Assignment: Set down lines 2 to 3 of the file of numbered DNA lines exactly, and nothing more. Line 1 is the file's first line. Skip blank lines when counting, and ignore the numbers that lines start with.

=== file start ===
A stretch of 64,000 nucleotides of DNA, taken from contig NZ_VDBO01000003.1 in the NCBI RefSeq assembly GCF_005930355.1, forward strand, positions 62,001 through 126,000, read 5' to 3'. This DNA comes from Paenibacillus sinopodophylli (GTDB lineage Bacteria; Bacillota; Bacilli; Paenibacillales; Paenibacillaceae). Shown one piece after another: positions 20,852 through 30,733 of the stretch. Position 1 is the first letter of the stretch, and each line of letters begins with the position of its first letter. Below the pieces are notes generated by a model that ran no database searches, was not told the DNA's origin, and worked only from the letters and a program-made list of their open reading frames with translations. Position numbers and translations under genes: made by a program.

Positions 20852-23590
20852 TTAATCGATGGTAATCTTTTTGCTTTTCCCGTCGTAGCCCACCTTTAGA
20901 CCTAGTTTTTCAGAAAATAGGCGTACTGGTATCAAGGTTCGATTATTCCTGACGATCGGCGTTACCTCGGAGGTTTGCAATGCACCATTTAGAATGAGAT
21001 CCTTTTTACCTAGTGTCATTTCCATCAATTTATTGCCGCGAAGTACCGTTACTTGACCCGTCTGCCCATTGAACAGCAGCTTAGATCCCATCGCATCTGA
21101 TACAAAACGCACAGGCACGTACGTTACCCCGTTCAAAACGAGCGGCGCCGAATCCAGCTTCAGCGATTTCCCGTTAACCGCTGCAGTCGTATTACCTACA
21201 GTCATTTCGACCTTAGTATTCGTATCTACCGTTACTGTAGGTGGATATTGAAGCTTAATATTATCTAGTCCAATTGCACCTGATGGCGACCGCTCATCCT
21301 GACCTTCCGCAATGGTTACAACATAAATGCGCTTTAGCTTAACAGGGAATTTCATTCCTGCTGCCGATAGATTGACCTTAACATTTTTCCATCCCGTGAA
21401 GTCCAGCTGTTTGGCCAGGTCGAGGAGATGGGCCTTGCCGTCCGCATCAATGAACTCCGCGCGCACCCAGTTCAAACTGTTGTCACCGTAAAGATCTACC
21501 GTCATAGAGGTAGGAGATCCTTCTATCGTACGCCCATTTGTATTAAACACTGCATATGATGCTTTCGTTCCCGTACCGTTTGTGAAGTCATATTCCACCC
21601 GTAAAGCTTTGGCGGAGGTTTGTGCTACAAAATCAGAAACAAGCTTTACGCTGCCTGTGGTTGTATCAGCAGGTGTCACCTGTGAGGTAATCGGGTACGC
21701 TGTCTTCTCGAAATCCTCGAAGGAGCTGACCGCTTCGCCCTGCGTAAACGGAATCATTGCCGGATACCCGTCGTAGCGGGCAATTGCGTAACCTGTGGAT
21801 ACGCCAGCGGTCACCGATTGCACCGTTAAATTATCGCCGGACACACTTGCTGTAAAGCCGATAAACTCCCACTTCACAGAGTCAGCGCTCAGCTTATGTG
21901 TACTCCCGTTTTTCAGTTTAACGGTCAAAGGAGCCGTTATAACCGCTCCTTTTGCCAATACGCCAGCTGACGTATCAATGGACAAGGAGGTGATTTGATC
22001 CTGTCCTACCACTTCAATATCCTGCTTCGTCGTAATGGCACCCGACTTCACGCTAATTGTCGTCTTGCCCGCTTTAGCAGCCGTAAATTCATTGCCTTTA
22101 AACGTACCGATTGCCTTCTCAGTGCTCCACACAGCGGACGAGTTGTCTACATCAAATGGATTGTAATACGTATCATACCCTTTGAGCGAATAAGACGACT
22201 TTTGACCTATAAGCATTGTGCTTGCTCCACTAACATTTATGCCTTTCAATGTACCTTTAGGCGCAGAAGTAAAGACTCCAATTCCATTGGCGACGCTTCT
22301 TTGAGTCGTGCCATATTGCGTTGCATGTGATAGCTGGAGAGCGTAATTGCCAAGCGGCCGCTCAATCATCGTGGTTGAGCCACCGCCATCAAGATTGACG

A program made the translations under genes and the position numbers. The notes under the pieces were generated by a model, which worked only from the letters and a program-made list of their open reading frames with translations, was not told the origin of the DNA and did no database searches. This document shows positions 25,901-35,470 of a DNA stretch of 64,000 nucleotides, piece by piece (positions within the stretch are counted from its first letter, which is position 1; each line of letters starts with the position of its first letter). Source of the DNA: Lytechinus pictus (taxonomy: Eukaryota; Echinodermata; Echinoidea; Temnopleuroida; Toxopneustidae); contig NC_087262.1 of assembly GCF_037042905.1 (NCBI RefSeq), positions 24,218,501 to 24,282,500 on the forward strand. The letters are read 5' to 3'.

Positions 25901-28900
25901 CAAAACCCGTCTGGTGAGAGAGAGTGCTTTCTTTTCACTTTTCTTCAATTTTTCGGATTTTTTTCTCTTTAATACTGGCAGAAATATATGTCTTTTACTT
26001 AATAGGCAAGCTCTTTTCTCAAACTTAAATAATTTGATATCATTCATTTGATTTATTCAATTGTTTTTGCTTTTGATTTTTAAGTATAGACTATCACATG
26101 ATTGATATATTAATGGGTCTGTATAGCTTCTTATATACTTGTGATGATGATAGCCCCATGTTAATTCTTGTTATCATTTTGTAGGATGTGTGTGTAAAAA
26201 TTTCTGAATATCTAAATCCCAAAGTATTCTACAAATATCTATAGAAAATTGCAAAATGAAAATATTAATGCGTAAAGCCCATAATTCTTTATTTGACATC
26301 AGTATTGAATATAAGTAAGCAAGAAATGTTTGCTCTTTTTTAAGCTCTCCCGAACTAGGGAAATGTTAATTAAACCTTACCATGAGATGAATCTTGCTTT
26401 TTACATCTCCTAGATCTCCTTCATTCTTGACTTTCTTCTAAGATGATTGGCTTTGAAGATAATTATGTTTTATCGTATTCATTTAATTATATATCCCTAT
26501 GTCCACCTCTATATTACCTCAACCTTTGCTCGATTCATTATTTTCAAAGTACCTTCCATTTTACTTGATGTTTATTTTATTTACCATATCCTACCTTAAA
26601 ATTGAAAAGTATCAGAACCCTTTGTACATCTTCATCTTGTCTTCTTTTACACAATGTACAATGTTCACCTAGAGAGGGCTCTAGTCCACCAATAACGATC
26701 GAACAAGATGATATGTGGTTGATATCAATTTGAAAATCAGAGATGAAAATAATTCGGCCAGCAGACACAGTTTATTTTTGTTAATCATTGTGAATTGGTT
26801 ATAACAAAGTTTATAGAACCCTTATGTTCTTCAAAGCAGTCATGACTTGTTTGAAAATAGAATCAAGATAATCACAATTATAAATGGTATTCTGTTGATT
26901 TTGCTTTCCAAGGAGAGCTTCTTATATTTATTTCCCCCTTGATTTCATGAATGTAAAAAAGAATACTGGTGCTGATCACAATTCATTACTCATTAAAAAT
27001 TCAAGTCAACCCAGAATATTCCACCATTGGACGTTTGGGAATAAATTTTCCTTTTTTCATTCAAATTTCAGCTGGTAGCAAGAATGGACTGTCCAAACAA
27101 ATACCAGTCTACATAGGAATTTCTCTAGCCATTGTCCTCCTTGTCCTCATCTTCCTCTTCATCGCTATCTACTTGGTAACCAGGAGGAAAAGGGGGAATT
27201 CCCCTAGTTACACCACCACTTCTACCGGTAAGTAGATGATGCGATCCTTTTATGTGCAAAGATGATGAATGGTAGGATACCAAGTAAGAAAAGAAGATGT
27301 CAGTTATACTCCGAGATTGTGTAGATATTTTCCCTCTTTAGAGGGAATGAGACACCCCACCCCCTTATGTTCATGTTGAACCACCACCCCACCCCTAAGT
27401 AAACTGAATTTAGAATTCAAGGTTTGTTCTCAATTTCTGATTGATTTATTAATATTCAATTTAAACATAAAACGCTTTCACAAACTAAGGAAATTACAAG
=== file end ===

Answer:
Positions 20852-23590
20852 TTAATCGATGGTAATCTTTTTGCTTTTCCCGTCGTAGCCCACCTTTAGA